Chicago Federal Reserve Chairman Charles Evans expressed disappointment Friday in the Treasury Department’s decision to end several lending programs implemented during the coronary virus epidemic.
Speaking a day after Treasury Secretary Steven Menuchin said the program would not continue its deadline, Evans told CNBC that the facilities provide an important function.
“I think our 13 (3) facilities have been very helpful. When they find themselves in a more challenging position, they say a backstop role,” he tells CNBC’s Steve Lysman during a “Squawks Box” interview. Let’s play. “” I think the backstop role may be important for some time, so it’s disappointing. “
Evans’ comments referred to the section of the Federal Reserve Act under which emergency programs were created.
Facilities under consideration include two in which the Fed purchased corporate bonds, another focused on lending to state and local governments, as well as the Main Street Lending Program to small and medium-sized businesses.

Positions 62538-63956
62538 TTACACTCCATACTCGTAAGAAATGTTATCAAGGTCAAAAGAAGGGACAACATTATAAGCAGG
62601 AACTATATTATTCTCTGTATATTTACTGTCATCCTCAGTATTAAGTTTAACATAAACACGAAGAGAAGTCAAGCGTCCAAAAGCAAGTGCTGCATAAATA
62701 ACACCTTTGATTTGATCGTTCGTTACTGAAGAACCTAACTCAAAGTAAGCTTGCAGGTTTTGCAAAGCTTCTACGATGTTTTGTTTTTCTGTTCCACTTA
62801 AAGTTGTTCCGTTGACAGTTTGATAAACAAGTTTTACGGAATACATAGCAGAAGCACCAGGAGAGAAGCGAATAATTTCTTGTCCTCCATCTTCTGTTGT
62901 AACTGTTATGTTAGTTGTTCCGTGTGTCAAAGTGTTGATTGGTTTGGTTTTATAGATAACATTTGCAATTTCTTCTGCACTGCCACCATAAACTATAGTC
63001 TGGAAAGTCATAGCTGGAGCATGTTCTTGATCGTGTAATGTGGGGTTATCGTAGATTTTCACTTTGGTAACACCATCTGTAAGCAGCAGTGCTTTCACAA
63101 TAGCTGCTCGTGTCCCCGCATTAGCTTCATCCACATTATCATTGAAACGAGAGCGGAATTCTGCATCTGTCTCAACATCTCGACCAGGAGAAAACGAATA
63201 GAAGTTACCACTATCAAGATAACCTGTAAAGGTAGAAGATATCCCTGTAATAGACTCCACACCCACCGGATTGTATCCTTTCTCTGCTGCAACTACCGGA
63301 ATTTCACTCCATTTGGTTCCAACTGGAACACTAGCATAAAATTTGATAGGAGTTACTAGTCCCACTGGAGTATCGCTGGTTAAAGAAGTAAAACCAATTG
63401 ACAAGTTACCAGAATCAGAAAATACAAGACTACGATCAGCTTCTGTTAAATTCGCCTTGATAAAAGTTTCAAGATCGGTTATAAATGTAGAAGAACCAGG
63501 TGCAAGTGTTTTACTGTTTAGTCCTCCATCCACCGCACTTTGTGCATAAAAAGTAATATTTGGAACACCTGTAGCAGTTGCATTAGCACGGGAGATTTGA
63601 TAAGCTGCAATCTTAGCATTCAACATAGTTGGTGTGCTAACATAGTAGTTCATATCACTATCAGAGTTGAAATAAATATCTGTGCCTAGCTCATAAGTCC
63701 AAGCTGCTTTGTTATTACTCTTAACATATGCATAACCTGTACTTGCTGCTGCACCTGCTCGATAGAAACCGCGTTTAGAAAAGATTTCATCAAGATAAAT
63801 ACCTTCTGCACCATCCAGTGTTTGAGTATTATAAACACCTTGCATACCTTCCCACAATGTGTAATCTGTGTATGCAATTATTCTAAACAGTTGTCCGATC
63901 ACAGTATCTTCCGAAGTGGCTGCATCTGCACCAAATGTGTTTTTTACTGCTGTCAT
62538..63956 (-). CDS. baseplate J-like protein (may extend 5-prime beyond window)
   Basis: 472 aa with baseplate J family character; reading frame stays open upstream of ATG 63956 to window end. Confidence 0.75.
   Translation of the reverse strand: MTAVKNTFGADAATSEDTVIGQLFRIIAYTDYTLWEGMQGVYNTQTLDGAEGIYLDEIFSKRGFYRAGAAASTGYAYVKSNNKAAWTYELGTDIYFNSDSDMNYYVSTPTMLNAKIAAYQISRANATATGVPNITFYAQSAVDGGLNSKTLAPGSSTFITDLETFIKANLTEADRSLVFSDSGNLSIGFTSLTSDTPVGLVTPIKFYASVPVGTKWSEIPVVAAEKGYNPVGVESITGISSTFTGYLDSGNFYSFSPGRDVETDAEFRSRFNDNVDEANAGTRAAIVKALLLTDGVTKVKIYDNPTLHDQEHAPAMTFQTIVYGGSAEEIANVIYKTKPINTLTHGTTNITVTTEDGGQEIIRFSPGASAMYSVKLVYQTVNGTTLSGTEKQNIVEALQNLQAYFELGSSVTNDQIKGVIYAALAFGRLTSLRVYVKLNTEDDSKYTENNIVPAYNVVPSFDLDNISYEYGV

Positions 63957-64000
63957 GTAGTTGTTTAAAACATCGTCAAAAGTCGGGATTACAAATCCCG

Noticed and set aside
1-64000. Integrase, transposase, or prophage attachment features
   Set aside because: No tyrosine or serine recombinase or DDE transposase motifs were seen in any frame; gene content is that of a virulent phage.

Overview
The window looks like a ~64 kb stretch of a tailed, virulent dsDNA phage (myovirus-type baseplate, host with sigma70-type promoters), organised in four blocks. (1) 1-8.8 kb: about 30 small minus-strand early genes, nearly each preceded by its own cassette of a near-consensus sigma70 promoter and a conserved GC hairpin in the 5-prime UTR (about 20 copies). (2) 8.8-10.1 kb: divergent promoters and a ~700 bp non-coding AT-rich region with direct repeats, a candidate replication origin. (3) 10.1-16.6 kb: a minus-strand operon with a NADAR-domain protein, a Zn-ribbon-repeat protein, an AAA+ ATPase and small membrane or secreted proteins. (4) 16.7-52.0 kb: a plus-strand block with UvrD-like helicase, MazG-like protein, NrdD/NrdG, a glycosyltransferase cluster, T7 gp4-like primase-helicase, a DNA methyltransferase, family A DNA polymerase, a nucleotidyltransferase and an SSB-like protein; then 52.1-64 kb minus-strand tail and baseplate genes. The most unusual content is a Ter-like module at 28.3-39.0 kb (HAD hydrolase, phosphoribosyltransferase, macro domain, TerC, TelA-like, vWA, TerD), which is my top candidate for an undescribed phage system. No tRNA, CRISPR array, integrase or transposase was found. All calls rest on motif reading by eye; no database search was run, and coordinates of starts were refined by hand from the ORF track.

The Treasury funded the programs with collateral that could be used to take advantage of the total borrowing capacity. Most facilities were used only with restraint, although Fed officials have said their existence helped calm markets during the March unrest and has been a support mechanism ever since.
In a statement in response to Menuchin, a letter sent to Fed Bank chairman Jerome Powell, the central bank said it wants the program to continue as they “play an important role for our still-strained and weak economy.”
Evans said he worries that since the virus is spreading rapidly throughout the country, parts of the economy will need more support.